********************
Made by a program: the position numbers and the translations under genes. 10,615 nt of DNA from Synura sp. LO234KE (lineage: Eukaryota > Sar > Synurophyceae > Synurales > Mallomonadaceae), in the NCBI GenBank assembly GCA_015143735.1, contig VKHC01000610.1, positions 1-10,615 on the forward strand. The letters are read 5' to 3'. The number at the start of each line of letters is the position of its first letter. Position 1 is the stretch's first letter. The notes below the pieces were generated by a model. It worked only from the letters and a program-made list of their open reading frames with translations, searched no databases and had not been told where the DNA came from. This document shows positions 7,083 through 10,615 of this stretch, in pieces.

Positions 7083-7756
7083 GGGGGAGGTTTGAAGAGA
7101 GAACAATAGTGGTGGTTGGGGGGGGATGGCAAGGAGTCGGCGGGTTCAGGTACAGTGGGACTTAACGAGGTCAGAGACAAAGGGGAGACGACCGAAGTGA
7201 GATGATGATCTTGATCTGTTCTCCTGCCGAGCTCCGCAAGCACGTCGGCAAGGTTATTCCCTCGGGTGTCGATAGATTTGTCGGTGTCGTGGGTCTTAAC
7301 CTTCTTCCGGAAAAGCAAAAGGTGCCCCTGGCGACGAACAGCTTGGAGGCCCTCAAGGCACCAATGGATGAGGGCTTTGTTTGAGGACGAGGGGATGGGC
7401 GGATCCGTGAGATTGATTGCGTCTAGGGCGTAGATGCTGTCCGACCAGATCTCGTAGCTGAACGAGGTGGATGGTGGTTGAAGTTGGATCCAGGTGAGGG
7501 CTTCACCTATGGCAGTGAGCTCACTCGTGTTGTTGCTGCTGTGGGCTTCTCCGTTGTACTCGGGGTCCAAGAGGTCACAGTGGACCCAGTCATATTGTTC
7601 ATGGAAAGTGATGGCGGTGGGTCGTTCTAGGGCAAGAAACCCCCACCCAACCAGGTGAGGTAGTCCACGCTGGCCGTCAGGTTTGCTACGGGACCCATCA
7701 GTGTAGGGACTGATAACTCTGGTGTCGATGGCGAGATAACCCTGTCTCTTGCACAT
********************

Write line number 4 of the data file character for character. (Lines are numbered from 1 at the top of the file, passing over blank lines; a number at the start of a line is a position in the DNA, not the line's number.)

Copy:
7101 GAACAATAGTGGTGGTTGGGGGGGGATGGCAAGGAGTCGGCGGGTTCAGGTACAGTGGGACTTAACGAGGTCAGAGACAAAGGGGAGACGACCGAAGTGA